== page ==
ALEX Salmond has said independence negotiations should start within days of the Holyrood election, despite the ongoing pandemic and economic fallout from lockdown

The Alba Party leader said that if a “supermajority” of pro-independence MSPs was elected in May, it would be a clear instruction that the Scottish Government should open negotiations with London “in week one”.

At a campaign event in Ellon, he said: “This idea that independence is something that can be pushed to the back isn’t correct. Independence is essential [so] that we ensure that recovery from Covid brings changes, and changes for the better, in Scottish society.”

The SNP said "this kind of nonsense will only make winning independence harder".

While Scottish Labour said it was "an insult to all those jobs and livelihoods that are still at risk". 

The gung-ho approach contrasts with that of Nicola Sturgeon, who last week said a second independence referendum should only take place once the health crisis has passed.

Most Scottish voters also see tackling Covid and its economic impact as the priority.

READ MORE: Alba Party leader Alex Salmond refuses to define what he means by an 'independence supermajority'

Setting out a “New declaration for independence” on the 701st anniversary of the declaration of Arbroath, the Former First Minister said there should also be a “standing independence  convention” to inform and support the Scottish Government’s negotiating position.

Alba is standing on the Holyrood regional lists with the aim of putting more pressure on Boris Johnson to concede Indyref2.

The former First Minister said: “Our task is to give voice to Scotland’s modern Community of the Realm. To demand self-determination. To assert nationhood and the need for respect and equality across these islands. 

“That can start in the Scots Parliament immediately following the election of a Supermajority of independence supporting MSPs. 

“Deliver that Supermajority and Parliament then issues a clear and unmistakable instruction to the Scottish Government to open negotiations with Whitehall on independence.

“That should happen in week one of the new Parliament.

“A standing Independence Convention can then be established, drawn from all of Scotland’s elected representatives, to give support and substance to the Scottish Government’s independence negotiating position.”

READ MORE: Alba Party urged to cut ties to Wings Over Scotland blogger after Sturgeon 'decapitation' row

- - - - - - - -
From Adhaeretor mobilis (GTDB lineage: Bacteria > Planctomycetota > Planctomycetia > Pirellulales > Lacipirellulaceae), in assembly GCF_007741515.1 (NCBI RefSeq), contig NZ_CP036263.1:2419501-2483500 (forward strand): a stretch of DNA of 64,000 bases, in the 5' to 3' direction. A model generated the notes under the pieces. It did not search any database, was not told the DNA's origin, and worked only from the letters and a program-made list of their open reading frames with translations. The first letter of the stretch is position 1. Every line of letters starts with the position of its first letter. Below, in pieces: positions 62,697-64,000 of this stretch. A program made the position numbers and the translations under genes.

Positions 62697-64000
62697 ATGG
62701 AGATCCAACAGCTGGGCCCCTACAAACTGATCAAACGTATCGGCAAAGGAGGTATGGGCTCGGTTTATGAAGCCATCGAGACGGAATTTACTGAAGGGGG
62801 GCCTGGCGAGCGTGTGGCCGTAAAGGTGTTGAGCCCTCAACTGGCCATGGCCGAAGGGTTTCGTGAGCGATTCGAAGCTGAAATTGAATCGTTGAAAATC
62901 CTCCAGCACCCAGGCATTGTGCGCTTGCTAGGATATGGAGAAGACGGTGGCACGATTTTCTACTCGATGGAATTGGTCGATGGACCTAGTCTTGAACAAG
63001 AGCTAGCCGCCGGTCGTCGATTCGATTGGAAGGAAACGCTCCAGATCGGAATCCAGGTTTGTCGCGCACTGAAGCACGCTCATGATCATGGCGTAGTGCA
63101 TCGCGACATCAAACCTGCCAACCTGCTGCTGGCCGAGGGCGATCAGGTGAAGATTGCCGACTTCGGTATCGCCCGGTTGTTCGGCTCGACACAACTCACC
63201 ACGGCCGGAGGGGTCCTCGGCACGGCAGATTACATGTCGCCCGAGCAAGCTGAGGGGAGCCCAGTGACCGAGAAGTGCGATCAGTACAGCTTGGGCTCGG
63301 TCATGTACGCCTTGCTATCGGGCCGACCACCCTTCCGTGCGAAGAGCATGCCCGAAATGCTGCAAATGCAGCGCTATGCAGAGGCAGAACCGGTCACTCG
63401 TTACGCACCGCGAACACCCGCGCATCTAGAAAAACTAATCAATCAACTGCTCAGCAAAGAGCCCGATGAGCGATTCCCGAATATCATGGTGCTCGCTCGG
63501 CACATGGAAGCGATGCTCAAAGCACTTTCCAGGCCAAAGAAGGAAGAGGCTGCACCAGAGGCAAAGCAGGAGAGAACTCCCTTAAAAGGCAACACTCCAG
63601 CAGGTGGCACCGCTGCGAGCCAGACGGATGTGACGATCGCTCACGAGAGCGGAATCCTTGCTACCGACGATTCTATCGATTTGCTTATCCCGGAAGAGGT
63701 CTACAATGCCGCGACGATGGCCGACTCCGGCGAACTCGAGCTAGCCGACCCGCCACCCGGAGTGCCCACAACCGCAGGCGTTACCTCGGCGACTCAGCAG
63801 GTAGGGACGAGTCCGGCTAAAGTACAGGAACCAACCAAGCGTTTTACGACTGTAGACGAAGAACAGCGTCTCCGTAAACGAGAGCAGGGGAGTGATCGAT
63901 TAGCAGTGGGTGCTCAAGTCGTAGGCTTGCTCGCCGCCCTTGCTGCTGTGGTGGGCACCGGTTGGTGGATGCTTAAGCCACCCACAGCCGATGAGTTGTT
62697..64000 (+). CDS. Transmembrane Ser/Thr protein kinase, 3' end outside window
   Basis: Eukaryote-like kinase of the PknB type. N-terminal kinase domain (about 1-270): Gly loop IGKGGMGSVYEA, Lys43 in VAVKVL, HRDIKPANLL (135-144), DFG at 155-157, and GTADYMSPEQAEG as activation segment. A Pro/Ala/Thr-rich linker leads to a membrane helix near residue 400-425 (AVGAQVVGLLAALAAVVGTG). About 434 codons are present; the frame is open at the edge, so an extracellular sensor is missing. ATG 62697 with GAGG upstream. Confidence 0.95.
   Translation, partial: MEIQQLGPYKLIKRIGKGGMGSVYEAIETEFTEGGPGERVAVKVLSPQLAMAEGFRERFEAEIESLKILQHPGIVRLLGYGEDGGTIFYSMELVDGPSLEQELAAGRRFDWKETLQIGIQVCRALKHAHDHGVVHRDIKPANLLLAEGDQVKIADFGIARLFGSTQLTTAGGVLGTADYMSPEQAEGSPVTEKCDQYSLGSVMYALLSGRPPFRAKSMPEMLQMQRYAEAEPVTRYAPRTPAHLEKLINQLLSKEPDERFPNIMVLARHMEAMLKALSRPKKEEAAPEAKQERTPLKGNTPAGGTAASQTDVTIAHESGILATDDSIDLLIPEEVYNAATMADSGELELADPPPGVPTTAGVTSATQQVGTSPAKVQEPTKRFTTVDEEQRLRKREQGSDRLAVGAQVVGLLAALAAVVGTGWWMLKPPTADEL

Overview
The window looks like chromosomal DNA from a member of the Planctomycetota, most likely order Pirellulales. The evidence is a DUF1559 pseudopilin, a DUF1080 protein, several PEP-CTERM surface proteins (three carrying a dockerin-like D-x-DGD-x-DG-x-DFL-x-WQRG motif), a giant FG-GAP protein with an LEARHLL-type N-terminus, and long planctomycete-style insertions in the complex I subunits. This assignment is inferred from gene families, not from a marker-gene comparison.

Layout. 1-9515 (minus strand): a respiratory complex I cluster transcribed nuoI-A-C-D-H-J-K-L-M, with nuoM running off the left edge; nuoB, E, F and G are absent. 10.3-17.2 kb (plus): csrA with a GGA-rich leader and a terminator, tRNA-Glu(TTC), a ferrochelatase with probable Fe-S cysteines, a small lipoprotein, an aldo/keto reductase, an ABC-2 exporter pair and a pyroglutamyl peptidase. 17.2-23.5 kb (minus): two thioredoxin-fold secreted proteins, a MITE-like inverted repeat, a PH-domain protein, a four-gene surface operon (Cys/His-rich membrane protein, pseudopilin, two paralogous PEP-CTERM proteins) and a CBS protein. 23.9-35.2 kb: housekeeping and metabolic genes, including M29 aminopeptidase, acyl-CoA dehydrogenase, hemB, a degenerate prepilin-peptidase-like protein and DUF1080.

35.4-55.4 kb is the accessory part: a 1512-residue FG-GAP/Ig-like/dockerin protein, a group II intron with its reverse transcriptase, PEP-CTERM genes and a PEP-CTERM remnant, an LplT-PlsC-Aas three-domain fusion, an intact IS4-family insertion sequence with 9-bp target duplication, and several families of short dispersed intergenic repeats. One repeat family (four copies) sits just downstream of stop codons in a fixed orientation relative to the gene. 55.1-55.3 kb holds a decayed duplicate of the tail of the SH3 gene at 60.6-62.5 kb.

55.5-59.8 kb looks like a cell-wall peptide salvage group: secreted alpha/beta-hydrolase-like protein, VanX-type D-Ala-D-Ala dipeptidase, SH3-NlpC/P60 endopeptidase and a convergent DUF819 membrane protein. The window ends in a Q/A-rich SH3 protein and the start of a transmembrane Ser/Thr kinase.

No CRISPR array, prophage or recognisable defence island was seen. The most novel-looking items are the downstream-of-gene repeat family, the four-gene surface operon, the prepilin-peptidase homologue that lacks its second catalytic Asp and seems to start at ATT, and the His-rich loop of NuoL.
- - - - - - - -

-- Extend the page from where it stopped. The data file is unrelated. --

The Prime Minister refused to grant Holyrood referendum powers under Section 30 of the Scotland Act last year, saying the No result of 2014 should stand for a generation.

Mr Salmond said a Section 30 order could be one tactic, but there were others if Mr Johnson refused, including mass protests.

He said: “A Section 30 referendum could be part of that, as could a plebiscite, or another democratic test as could domestic legal action or international and diplomatic initiatives, as could peaceful and popular demonstration.

“The tactics will inevitably evolve with the negotiations but the strategy is to make the achievement of Independence a real and overriding priority. 

"Be clear - if we don’t make it ours, Boris Johnson certainly won’t make it his.

“With an Independence Supermajority, resistance from Westminster to Scotland’s renewed Claim of Right will crumble.”

In a Q&A after his speech, Mr Salmond was asked if he thought Indyref2 should be held after the health crisis had passed.

He said: “Our belief is that in the first week of the parliament, the parliament together should issue an instruction to the Scottish Government to begin negotiations for Scottish independence. Thereafter, we see the formation of a Scottish independence convention. 

“I’ve outlined a range of tactics, including a Section 30 referendum, which might be part of that negotiating process, but there are other tactics as well.

“In terms of priority, independence is a priority for Alba.

“It’s not true that governments can’t do two things at the same time. In the administration that I led, we build a bridge over the Forth, a bypass round Aberdeen, a Borders railway, we introduced free education, and we still had time to fight an independence referendum in 2014.

“There’s a more important reason than that - after the horrors of the last year, the world won’t be, shouldn’t be, can’t be the same again. The world is going to change, and hopefully is going to change for the better, learning lesson from the tragedies of the last year.

“We have an economic recovery programme as part of our strategy.